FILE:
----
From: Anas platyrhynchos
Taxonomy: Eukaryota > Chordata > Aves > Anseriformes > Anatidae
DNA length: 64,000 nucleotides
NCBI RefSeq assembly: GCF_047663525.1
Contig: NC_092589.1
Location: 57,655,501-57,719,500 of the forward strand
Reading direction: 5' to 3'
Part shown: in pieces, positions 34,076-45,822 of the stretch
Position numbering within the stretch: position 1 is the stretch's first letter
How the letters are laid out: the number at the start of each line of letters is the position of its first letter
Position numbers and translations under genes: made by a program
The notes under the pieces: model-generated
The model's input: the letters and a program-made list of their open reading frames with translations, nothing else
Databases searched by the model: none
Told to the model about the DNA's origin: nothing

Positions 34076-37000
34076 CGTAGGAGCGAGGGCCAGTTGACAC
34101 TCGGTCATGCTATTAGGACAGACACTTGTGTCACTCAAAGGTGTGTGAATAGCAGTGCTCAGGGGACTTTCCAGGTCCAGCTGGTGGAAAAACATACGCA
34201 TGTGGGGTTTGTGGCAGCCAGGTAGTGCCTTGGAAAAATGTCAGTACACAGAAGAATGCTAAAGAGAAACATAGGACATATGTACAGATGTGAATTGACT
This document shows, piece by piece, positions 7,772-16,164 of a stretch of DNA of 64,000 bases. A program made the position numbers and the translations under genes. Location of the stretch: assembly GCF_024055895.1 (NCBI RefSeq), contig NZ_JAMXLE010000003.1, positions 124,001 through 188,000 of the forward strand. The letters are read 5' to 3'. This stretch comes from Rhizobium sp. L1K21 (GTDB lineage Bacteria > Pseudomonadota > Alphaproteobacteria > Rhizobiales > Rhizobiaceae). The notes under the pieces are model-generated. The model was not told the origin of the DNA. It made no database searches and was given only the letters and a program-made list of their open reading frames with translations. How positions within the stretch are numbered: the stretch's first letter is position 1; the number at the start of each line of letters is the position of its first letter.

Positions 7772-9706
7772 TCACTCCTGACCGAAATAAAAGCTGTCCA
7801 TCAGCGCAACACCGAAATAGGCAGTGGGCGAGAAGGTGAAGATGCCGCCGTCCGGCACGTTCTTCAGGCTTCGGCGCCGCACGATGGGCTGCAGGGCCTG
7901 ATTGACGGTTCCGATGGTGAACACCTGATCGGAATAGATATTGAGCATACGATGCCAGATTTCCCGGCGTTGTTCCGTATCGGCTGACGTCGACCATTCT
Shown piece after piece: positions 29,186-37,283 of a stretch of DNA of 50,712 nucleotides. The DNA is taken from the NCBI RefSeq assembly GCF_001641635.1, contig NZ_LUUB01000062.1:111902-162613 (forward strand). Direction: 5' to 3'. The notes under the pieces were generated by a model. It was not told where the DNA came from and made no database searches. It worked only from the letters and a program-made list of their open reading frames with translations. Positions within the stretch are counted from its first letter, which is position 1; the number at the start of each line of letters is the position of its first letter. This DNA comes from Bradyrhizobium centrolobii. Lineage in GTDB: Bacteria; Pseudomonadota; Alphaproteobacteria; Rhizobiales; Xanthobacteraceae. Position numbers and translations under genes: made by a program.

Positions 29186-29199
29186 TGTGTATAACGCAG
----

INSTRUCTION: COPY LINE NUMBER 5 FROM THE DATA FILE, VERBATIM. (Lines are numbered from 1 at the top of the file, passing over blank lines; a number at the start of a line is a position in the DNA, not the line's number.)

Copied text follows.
Contig: NC_092589.1